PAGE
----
Welcome to Season 1 Episode 44 of the Your Church Matters podcast. In this episode, I answered a question from Renee, who wrote: “Can you tell me why a pastor doesn’t do an invitation after or during service?”
The public “invitation” or “altar call” has been so prevalent for the past 150 years or so in evangelical churches, particularly in the tradition in which I grew up, that it seems strange not to have one. I have noticed, however, a trend in the past few years for the “decision” time to take on some different looks in certain contexts. Since I don’t know the particular circumstance to which Renee is referring, I’m answering with some of my general observations and thoughts on the matter.
A bit of history
The public “come forward” altar call was virtually nonexistent for the first 1700 years of Christian history. It began to appear in early forms in the 1700’s, but did not really take hold until the 1830’s, when it was used extensively by evangelist/revivalist Charles Finney.
In later years, evangelists D.L. Moody and Billy Graham used the altar call extensively in their crusades. My own earliest memories of church services are from the late 1960’s and I remember very few services for the rest of the 20th century that did not conclude with an invitation to publicly respond.
The point is to say that the altar call is a relatively recent development.
Purpose of the Invitation
- To call for a response to the sermon: an action, decision, change, or choice
- To recognize that God is at work and facilitate a way for listeners to respond to the movement of the Holy Spirit in their lives
Possible reasons for not extending an invitation
- Theological: Some point out that there is no Biblical precedent for the invitation in its modern format. Others take a view that the invitation risks presenting conversion as something persons do rather than something God does. Still others have issue with the idea that conversion can happen by means of human decision. They would put more emphasis on the sovereignty of God.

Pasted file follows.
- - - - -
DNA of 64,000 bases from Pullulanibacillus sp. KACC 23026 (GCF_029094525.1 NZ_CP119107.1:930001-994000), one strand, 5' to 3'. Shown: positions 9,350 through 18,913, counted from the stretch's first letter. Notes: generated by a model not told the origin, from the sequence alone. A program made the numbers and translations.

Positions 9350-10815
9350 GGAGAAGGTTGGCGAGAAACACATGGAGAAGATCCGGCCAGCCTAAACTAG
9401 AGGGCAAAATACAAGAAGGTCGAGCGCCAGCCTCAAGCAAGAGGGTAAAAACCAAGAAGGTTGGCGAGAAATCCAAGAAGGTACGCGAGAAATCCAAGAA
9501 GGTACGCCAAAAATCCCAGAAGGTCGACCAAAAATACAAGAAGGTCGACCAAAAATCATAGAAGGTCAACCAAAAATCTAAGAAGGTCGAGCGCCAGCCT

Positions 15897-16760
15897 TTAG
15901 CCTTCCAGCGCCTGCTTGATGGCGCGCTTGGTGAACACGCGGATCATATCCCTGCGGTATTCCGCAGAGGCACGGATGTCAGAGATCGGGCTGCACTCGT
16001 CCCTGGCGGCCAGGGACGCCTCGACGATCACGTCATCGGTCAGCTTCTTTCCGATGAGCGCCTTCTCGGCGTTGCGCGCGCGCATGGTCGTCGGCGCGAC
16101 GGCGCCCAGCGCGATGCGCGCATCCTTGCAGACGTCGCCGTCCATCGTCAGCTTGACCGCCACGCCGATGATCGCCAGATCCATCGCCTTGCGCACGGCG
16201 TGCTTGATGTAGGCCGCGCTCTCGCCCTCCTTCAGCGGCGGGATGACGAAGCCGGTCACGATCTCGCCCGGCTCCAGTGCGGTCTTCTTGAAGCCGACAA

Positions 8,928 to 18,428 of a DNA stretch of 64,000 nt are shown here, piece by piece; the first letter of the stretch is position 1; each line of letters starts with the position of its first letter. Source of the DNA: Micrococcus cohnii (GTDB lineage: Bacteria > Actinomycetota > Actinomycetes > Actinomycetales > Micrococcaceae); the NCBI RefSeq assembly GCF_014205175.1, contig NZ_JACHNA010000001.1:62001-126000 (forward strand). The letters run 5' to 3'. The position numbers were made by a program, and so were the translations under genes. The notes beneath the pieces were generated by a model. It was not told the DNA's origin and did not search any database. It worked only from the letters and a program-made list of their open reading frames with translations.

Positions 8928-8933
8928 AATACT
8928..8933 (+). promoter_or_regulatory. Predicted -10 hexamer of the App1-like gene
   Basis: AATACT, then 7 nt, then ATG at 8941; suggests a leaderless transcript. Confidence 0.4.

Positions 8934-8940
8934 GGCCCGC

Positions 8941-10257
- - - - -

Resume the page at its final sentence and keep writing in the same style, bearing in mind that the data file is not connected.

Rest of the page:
- Cultural: Some would seek to allow people to respond in a less threatening way than “walking the aisle.” They might use a response card or have trained counselors available for inquirers to seek out after the service ends. Some have seen some manipulation in public altar calls and are therefore extra cautious to make sure there is no decision by manipulation.
So, should a pastor extend an invitation?
My answer is, “it depends.” I believe the preaching/teaching of the word of God always calls for a response of some kind: A new way of thinking, a new attitude, a new action, a sense of awe, an expression of praise or thanksgiving …
Preaching or teaching without application is an empty exercise. Honestly, if you are not going to ask me for a response, don’t waste my time by lecturing me.
Preaching or teaching without application is an empty exercise. Click To Tweet
It is not up to the preacher/teacher to cause a response, it is up to the preacher/teacher to highlight the need for response and to call for it.
What that response looks like depends on the church, the culture, the context, the particular situation. One method is not necessarily better than another. The point is that the living word calls for lived out faith.
The living word calls for lived out faith. Click To Tweet
For further reading on the subject of the Invitation or Altar Call
When and why did the custom of conducting altar calls begin? (Christianity Today, 8/8/08)
Walk the Aisle (Christianity Today, 10/22/08)
You Asked: Should Churches Perform Altar Calls? (The Gospel Coalition, 11/16/11)
10 pointers on giving an invitation (Joe McKeever, 6/18/13)
Characteristics of a Good Sermon Invitation (Roy Fish, Lifeway.com)
4 WORDS TO KEEP IN MIND WHEN YOU GIVE A PUBLIC INVITATION (Ronnie Floyd, 10/20/13)
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*Special thanks to Keith Cooper (Guitar Music)